As we all know, the land is the fundamental jigsaw piece in the puzzle we call Australian existence. It provides us with culture, spirituality, language, law and identity – a tenet in Indigenous Australian culture – it is the place we all stand, love, and act. In the book All Our Shimmering Skies, Trent’s description of Australian landscape is stunning alchemy of light, colour, history, emotion and vigour, traversing the bomb exhausted streets of Darwin to mysterious deep caves in the heart of scrub and bush. It is honestly some of the best descriptions of landscape I have ever read, and I think it would translate beautifully onto an animated screen, something unachievable in the realm of live action.

“Purple sky with streaks of pink and red, streaks of fire. Three wanderers moving under and over sandstone ledges, around freestanding rock outcrops. A shifting landscape, stone country turning to brief rainbow-coloured of clusters of orchis and banskias…”

The choice of art-style to bring this to screen could go many ways. Personally, I think something like Wes Anderson’s Fantastic Mr Fox and Isle of Dogs is a good starting point, as they project beautifully rich, romantic and meticulously crafted landscapes to life, and you can tell genuine care and effort has been put into every frame.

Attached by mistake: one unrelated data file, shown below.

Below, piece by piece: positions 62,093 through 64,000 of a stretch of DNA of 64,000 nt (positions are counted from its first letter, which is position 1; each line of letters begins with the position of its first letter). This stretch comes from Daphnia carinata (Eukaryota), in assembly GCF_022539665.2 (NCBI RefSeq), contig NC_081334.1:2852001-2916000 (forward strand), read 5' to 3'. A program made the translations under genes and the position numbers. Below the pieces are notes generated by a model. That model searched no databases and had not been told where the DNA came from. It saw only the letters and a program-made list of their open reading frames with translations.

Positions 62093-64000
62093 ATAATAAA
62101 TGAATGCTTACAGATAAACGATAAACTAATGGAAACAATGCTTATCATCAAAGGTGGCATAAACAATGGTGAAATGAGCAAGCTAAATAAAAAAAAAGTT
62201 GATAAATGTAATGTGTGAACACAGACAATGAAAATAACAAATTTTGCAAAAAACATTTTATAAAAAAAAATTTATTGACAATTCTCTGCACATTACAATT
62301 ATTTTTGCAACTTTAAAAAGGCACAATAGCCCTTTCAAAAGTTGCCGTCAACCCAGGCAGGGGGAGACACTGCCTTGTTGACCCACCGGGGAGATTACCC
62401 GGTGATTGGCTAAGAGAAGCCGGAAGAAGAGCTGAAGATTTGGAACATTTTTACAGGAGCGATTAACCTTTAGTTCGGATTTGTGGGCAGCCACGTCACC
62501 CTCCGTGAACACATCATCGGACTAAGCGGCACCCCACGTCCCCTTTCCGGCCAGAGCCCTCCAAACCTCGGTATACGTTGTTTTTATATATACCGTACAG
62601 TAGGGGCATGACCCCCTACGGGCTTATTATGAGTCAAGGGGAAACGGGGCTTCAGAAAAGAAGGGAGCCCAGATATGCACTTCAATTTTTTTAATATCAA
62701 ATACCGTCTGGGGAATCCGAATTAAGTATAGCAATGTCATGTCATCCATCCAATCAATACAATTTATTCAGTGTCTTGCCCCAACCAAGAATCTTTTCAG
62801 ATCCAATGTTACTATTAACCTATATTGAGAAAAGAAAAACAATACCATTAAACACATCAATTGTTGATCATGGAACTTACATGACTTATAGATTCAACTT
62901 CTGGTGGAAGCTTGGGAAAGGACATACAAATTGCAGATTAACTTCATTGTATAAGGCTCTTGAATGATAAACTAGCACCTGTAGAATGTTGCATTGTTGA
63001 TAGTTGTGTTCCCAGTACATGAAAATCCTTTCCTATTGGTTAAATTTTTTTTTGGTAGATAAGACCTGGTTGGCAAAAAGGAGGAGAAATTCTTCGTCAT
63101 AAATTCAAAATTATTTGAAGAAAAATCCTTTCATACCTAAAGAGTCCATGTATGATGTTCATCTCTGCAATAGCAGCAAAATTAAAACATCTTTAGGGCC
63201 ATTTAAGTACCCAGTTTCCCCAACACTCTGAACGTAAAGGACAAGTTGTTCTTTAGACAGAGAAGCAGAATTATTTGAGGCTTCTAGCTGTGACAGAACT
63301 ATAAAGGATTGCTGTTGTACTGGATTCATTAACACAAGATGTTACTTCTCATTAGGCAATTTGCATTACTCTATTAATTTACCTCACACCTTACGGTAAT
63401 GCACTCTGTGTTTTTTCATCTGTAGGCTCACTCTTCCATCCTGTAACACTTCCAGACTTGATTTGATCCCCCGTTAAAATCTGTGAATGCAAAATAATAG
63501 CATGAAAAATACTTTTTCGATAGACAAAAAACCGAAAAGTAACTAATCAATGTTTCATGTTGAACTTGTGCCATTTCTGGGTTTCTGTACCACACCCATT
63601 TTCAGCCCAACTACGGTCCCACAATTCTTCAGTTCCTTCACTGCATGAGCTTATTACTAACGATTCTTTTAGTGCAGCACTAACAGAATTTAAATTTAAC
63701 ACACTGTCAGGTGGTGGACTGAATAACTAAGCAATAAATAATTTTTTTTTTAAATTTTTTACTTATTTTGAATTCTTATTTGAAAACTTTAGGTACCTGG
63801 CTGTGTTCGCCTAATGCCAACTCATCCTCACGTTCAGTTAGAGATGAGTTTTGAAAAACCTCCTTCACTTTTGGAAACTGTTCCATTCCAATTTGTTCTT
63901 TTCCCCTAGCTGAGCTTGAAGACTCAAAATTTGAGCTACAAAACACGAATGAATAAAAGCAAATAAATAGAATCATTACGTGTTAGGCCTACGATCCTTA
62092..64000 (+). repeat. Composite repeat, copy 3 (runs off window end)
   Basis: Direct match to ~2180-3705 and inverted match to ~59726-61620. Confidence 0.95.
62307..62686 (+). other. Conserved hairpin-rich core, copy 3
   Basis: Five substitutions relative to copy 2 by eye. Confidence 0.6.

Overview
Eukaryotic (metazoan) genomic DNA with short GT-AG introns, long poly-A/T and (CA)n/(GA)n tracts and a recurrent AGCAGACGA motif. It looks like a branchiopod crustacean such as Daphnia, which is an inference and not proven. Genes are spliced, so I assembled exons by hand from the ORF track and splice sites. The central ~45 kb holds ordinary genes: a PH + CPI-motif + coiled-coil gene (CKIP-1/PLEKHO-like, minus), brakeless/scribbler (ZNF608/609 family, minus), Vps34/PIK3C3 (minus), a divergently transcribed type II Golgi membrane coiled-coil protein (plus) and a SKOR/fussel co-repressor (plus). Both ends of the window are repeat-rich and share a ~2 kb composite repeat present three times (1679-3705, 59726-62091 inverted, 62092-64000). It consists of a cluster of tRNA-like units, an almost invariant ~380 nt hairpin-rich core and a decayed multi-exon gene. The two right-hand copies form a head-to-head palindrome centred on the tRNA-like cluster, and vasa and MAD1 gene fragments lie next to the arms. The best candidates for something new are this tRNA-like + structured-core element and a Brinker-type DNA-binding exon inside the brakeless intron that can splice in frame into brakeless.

Likewise, movies such as Fantasia, Kubo and the Two Strings, and pretty much anything Studio Ghibli are all great starting points to explore the vast expanse of the empty Australian outback through virtue of emotional thematic and aesthetic association.

Something Australian

Australian cinema is on the rise, which is fantastic. But alongside this rise should also come a focus on animated movies, and I think we can do better than Blinky Bill’s Outback Adventure. As the narrative is deeply entrenched the Australian mythos, the film would provide foreign audiences an insight into Australian culture; an homage to our way of life and what makes us tick. But most importantly, All Our Shimmering Skies pays its respect to First Nations history and culture and does so in a way that is not in your face or forceful – as I said, the land is a pivotal character within itself.

“…he said the land gives you all you need if you know the right way to ask for it.”

The exploration of Indigenous culture is something that can be done beautifully through the lens of film, and I believe adding an animated picture to the increasing amount of great Indigenous Australian movies would be an incredible milestone for our country. Stories provide all cultures with information about people, values and truth telling. If steadfast and committed to its visual style, All Our Shimmering Skies would be a visual tone poem beyond language, connecting to the spiritual ancestors of the land in a stunning visceral way whilst also paying homage to a momentous time in our nations history, and something I believe all Australian Audiences need to see.